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Meet Tyler County’s namesake

By Staff | Feb 5, 2014

John Tyler Sr.

There is often confusion regarding the namesake of Tyler County. When the district was officially founded in 1814, it was still a part of the State of Virginia and therefore named in honor of John Tyler, the state’s 15th governor.

Many hear the name John Tyler and immediately think of John Tyler Jr., the 10th President of the United States. However, it was actually the president’s father, John Tyler Sr., who inspired the province title. Although it is not clear why the Virginia Legislature named the new county after him, it is suggested that it was in light of his passing one year prior to Tyler County’s formation in 1814.

Tyler Sr. was born Feb. 28, 1747, in Virginia. He attended the College of William and Mary and later read law under Judge Robert Carter Nicholas in Williamsburg in order to enter the bar. He then practiced in the county courts of Charles City County, Virginia. While there, he was also a planter.

Before he became governor, he was also a soldier, a lawyer, and a planter. In 1775 he joined the Continental Army. He and fellow revolutionary Patrick Henry, who also went on to serve as a Virginia Governor following the establishment of the United States, worked together in forming a militia group prior to the American Revolution.

In 1777 Tyler joined the Virginia House of Delegates, where he served as Speaker from 1781 to 1784. From 1780 to 1781, he was also a member of the Virginia Council of State and vice-president of the Virginia Convention to ratify the United States Constitution in 1788. He was appointed a judge in the Virginia High Court of Admirality in 1786 and was a judge on the first Virginia Court of Appeals, later becoming a judge of the general court in 1788 when the Court of Appeals was reorganized. During his legal and political career, he was an outspoken advocate of states’ rights, which became a large part of his platform.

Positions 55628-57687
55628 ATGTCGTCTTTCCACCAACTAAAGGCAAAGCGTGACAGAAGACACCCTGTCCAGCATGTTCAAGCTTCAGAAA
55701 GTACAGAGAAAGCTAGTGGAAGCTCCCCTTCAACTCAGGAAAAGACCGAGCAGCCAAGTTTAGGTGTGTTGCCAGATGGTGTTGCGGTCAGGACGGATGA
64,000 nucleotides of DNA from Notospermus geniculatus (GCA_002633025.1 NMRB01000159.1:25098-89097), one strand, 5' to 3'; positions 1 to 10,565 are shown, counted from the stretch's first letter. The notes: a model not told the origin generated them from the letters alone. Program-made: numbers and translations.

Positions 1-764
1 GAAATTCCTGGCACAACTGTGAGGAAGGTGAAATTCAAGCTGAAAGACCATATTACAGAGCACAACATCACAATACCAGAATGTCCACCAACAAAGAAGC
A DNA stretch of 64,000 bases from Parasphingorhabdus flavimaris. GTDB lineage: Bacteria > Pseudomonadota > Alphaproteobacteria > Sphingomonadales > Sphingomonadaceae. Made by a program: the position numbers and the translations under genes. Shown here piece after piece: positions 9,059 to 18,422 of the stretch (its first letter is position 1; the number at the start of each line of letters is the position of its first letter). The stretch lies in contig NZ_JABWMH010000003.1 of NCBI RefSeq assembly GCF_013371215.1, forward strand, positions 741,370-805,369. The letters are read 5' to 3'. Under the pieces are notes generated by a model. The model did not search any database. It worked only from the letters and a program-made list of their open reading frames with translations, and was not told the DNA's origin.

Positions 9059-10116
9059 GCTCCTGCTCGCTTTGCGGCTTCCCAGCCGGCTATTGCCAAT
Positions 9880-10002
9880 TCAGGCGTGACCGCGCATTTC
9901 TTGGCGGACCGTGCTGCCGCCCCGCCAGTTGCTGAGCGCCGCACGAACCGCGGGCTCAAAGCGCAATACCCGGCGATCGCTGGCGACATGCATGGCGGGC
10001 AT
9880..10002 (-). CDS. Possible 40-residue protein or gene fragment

Tyler became Governor of Virginia in 1808. He was elected for two additional one-year terms but left governorship early on Jan. 15, 1811, accepting an appointment by President James Madison to be a judge of the Federal District Court for the District of Virginia. He filled that position until his death on Jan. 6, 1813. He was 65 years old.

Tyler and his wife Mary (maiden name Armistead) had eight children together: Anne Contesse Tyler, Elizabeth Armistead Tyler, Martha Jefferson Tyler, Maria Henry Tyler, Wat Henry Tyler, William Tyler, Christiana Booth Tyler, and of course John Tyler Jr., who became the first vice-president to succeed to the presidency when President William Harrison died of pneumonia a month after taking office.

During much of his life, Tyler Jr. followed in his father’s footsteps. He attended the college of William and Mary, practiced law, served on the Virginia House of Delegates, and also became the Governor of Virginia.